Apple cider vinegar (ACV) is a tangy, sour and slightly fruity vinegar made from apple juice.
It is widely used in cooking, but has also gained a reputation as a home remedy for a variety of ailments. Many people also use apple cider vinegar for weight loss, as some research suggests that the vinegar may help reduce your appetite and regulate your blood sugar (
If you’re on the low-carb, high-fat keto diet, you might be especially interested in apple cider vinegar as a supplement or ingredient in your cooking.
Still, you might want to know if it’s keto-friendly.
This article reviews the carbohydrate content of ACV to determine if it is keto-friendly.
Just 1 tablespoon (15 ml) of apple cider vinegar provides (
- Calories: 0 gram
- Protein: 0 gram
- Large: 0 gram
- Total carbohydrates: 1 gram
- Fiber: 0 gram
- Net carbs: 1 gram
Apple cider vinegar may also contain traces of fiber from the apple juice it is made from, but not enough to have an effect on your body, especially since apple cider vinegar should only be consumed in small amounts.
As such, apple cider vinegar contains only 1 gram of total and net carbs.
Keep in mind that net carbs are calculated by subtracting grams of fiber from total carbs.
And the big brands?
Most major brands of apple cider vinegar, including Bragg’s and Heinz, list 0 grams of total and net carbs on their food labels (
Therefore, it is important to look at the nutrition label of any product that you intend to buy, as some brands may contain less carbohydrates than others.
ACV provides 1 gram of net and total carbohydrates in a 1 tablespoon (15 ml) serving. It has no fat, calories, or protein.
At just 1 gram of carbs per 1 tablespoon (15ml) serving, apple cider vinegar is certainly doable on keto as a light topping or the occasional dressing.
However, many people on keto limit their daily carbohydrate intake to 50 grams of total carbs or 25 grams of net carbs. So, ACV is not the best way to spend your carbohydrate allowance because it provides negligible calories (
Additionally, some other vinegars, including white vinegar and rice vinegar, are completely carb-free and may be better suited. They won’t add extra carbohydrates to marinades, dressings, or any other recipe that requires vinegar (
Remember to check the nutrient label on your apple cider vinegar to confirm its carbohydrate content.
ACV for weight loss
If you are using apple cider vinegar to increase weight loss on keto due to its appetite suppressing potential, you may also want to consider supplementing with medium chain triglyceride (MCT) oil. Studies suggest it can help you stay full and eat less (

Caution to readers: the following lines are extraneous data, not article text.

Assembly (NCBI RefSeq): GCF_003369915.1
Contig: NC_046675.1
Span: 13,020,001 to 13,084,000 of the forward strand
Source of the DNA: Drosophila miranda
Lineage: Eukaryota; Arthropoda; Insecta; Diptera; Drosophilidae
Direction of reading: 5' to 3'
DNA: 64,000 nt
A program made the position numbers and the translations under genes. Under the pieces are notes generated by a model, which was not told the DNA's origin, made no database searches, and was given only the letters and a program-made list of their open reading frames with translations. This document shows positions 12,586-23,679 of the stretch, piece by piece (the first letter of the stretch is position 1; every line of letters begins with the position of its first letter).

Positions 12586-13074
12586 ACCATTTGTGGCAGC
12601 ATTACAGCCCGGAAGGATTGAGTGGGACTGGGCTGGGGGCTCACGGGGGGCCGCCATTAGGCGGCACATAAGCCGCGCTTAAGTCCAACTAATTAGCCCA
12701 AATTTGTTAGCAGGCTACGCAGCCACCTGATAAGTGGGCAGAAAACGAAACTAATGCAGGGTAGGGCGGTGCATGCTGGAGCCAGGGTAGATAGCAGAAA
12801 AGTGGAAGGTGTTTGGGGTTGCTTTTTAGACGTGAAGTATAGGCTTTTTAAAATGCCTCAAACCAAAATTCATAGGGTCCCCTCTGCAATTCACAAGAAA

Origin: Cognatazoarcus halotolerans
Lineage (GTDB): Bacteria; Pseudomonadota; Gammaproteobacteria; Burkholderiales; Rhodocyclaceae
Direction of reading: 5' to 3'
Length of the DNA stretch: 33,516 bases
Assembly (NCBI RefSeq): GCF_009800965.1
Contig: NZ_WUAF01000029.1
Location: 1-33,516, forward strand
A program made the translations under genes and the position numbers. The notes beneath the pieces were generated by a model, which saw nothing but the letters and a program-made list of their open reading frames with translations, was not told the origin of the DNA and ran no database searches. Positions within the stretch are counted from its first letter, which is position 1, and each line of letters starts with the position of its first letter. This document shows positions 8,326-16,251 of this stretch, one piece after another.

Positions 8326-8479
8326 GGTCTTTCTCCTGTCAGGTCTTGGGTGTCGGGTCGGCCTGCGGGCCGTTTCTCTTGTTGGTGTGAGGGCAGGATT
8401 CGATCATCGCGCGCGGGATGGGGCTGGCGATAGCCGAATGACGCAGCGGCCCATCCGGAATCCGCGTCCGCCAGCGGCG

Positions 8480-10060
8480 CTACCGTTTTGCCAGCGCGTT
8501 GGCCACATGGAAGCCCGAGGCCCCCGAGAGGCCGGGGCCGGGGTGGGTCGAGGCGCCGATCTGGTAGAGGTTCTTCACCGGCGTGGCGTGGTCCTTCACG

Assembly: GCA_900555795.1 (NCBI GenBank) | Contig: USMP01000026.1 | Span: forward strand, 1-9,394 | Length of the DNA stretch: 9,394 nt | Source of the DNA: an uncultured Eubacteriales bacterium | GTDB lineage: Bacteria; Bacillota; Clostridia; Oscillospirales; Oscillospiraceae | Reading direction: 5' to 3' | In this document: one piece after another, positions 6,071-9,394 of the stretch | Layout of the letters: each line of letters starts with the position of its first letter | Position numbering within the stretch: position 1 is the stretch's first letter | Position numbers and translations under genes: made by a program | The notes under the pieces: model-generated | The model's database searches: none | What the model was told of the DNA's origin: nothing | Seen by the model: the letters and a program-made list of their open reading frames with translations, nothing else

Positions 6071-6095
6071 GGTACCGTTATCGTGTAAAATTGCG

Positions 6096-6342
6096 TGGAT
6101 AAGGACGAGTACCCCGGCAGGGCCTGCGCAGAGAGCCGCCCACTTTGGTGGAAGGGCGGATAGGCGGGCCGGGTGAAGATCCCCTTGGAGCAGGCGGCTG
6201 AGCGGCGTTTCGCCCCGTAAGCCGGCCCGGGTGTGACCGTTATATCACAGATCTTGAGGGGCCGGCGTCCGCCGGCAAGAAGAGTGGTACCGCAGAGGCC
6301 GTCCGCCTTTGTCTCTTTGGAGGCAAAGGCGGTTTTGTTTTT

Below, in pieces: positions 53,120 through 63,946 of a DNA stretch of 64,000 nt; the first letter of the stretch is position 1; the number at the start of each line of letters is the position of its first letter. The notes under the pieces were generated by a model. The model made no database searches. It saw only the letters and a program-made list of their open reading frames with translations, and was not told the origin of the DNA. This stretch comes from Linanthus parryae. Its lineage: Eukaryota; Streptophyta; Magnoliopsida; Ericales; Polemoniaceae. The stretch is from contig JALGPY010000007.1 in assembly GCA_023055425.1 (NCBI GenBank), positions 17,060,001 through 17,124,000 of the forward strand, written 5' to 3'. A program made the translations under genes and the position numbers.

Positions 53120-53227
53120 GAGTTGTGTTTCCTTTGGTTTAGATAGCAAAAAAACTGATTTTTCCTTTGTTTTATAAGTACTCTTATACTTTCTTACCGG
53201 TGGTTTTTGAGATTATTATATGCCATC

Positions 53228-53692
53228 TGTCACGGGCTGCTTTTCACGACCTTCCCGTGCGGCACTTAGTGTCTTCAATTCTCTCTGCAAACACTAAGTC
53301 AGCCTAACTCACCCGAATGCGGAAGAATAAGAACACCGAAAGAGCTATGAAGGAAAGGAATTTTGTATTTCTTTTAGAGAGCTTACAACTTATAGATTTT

MCT oil is carbohydrate free but contains 120 calories per tablespoon (15ml) because it is 100% fat (
What about ACV supplements?
Additionally, it is safe to take apple cider vinegar as a supplement to the keto diet. You just need to think about how these supplements fit into your carbohydrate allowance.
ACV contains minimal carbohydrates, which makes it keto-friendly. Still, white vinegar and rice vinegar are carb-free alternatives that may be even better.
Apple cider vinegar and other vinegars are extremely acidic. Additional doses have caused severe cases of dental erosion and damage to the esophagus (
As such, it’s important to limit your intake of apple cider vinegar and dilute it well.
Apple cider vinegar doses greater than 2 tablespoons (30ml) per day have not been widely studied, so it is best to stick to that amount or less per day.
When taking it as a supplement, make sure that each tablespoon (15ml) is diluted in at least 1 cup (240ml) of water so that it is not as strongly acidic (
Additionally, you may want to drink your apple cider vinegar diluted with a straw to keep it from coming into direct contact with your teeth.
Note that apple cider vinegar mixed with salad dressings or used in cooking does not harm your teeth.
Apple cider vinegar is very acidic and can corrode your teeth if not properly diluted. Be sure to limit your intake to 2 tablespoons (30 ml) or less per day and dilute it in water.
ACV is a tasty vinegar for dressings and marinades. At just 1 gram of carbs per tablespoon (15ml), it’s perfectly keto-friendly.
Still, white vinegar and rice vinegar work just as well in cooking and are carb-free. So, you might want to consider other vinegars instead.
Nonetheless, the carb count in ACV can vary by brand, so be sure to read the nutrient label.
If you are taking apple cider vinegar as a supplement, be sure to limit your intake and dilute it to avoid damaging your teeth and digestive tract.